Harvest Causes Vandalism

Category: Campaign Farmers' Stories Created: 06 September 2013

By: Anne Hertzum Alling - DCA
6th, September 2013

Earlier this year, Israeli settlers destroyed more than half of Palestinian Ahmed Mousa's olive trees and hereby the foundation of his and his family's economy. As the annual harvest in October approaches, more and more Palestinian olive farmers suffer the same fate.

olivenbonde-ahmed-mousa article right

Twice a week, Palestinian Ahmed Mousa (71) drives from his home in Bethlehem to his fields in the neighboring Khader village. For more than 200 years, his family has grown and lived from the crops of the land, especially by growing grapes.

But two years ago Ahmed Mousa replaced a big art of the grape plants with 220 olive trees that takes much less work to grow than grapes, and looked forward to an annual profit of more than Euro 10,000.

But in March this year, a group of Israeli settlers broke into Ahmed Mousa's land and destroyed 160 of his trees. Since then, he has requested the Israeli police to investigate the crimes several times in order to be able to get compensation. But without any luck.

Ahmed Mousa now has to plant new trees, but it takes four years and an enormous amount of work, from an olive tree is planted till it bears fruits ready to be harvested. Four years where Ahmed Mousa and his family will meet a severe income reduction.

One out of hundreds.

jai-skilt SubColumnNoMarginwhen JAI plants olive trees a sign with all the names of the international volunteers who participated in the planting is put in the field. This sign was placed in one of Ahmed Mousa's fields where almost no trees were damaged.

Ahmed Mousa's land is located in the so called are C in the West Bank. At the Oslo Accords, 1993, the West Bank was divided into three area s (A, B and C) giving Israel the full civil and security control of area C.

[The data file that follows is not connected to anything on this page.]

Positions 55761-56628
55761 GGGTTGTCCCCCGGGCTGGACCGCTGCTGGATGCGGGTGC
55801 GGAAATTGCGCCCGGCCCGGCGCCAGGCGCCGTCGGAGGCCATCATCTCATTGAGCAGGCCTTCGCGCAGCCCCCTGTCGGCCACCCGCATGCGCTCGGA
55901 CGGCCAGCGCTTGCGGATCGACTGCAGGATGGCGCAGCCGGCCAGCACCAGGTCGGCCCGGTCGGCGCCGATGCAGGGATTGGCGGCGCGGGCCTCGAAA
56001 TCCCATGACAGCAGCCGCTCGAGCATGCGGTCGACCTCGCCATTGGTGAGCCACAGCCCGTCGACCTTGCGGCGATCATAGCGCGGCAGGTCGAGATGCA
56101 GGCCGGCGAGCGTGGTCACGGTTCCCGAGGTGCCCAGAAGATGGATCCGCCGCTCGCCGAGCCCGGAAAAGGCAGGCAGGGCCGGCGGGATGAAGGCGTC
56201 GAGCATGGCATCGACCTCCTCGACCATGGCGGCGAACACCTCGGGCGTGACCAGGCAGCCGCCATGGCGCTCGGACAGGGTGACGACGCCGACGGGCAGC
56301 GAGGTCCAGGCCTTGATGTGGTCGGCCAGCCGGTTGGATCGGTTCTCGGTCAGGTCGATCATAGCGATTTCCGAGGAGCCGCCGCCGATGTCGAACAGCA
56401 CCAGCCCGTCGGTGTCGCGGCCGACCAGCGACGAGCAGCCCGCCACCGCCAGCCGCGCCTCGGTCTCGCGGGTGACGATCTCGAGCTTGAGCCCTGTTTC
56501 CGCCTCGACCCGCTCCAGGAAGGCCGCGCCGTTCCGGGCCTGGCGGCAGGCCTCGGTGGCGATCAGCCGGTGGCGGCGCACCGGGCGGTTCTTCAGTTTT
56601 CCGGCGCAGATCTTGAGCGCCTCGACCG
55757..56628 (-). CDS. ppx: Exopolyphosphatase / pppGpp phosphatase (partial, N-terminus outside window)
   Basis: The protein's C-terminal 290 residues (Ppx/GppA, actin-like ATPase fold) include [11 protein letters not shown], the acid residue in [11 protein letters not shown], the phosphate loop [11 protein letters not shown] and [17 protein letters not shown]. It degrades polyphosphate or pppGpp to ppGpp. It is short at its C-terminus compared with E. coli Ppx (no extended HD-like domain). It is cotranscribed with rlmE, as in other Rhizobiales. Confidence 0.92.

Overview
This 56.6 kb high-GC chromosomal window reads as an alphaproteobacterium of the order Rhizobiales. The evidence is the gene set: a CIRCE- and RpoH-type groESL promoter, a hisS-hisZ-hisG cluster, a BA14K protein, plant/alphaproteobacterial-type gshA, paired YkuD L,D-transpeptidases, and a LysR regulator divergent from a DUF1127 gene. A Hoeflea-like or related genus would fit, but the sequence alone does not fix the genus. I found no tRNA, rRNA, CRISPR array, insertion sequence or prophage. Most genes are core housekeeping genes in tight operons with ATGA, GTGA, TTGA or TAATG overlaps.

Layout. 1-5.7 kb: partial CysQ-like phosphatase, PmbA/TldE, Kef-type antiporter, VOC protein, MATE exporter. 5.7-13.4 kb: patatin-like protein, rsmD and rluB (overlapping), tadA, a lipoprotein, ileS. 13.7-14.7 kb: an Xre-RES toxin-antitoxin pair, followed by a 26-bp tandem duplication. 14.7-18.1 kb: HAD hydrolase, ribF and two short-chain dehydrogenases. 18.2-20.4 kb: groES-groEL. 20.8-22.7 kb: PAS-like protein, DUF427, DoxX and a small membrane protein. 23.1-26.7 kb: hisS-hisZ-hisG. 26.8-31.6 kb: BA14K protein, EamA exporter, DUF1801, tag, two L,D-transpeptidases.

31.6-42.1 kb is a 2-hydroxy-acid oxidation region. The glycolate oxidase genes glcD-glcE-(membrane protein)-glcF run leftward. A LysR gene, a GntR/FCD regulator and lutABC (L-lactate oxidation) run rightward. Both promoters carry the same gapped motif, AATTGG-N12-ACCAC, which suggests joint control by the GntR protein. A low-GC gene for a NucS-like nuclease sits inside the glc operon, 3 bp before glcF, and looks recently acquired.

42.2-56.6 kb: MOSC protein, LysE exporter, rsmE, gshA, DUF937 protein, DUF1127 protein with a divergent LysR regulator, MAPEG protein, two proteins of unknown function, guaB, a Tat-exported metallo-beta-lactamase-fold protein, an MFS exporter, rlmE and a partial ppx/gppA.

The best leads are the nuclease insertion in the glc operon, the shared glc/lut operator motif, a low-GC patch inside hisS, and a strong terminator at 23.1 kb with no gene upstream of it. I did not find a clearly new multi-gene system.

The division was supposed to be a temporary solution leading to the transfer of the entire West Bank to the Palestinian Authority (PA) within five years. But in reality the exact opposite has happened. Today Area C covers more than 60 percent of the West Bank and houses more than 135 Israeli settlements – all built in violation to the Fourth Geneva Convention.

Every year, thousands of Palestinians in Area C have their trees cut, burned, or uprooted by settlers trying to win over even more of the West Bank area.

The recent year's records from the High Commisioner for Human Rights, OHCHR show how the settler violence towards the Palestinian olive fields increases as the annual harvest in October approaches, and Ahmed Mousa’s story is only one out of hundreds of examples on how the Israeli government ignores the settlers’ violence and intrusion on Palestinian land.

No help in sight

"They keep uprooting, I keep on planting," says Ahmed Musa, who hopes to plant new trees in the planting season in January. But since he has very limited access to water, planting is not unproblematic.

Palestinians in area c namely have to apply the Israeli authorities for special permits to build on their land. Permits that are almost never given, and building without permission leads to immediately demolition by the Israeli authorities often causing great damage to the surrounding land and properties, too.

Several of times, Ahmed Mousa has applied for allowance to build a water-well on his ground, but without luck.

He therefor has to collect water in cans from the city and drive them to his land by the newly constructed road connecting the settlements to the rest of the road network passing straight through the Palestinian farmers’ fields.

And finally, while parking in the roadside to reload the water, he has to hope not to get a ticket, since the Israeli government has prohibited all stopping and parking.

"After the Wall, no one knows what will happen. Maybe tomorrow they [the settlers] will come and uproot everything," Ahmed Mousa says while an Israeli settler rides by in the background on the newly built bicycle path in the middle of the neighboring olive fields.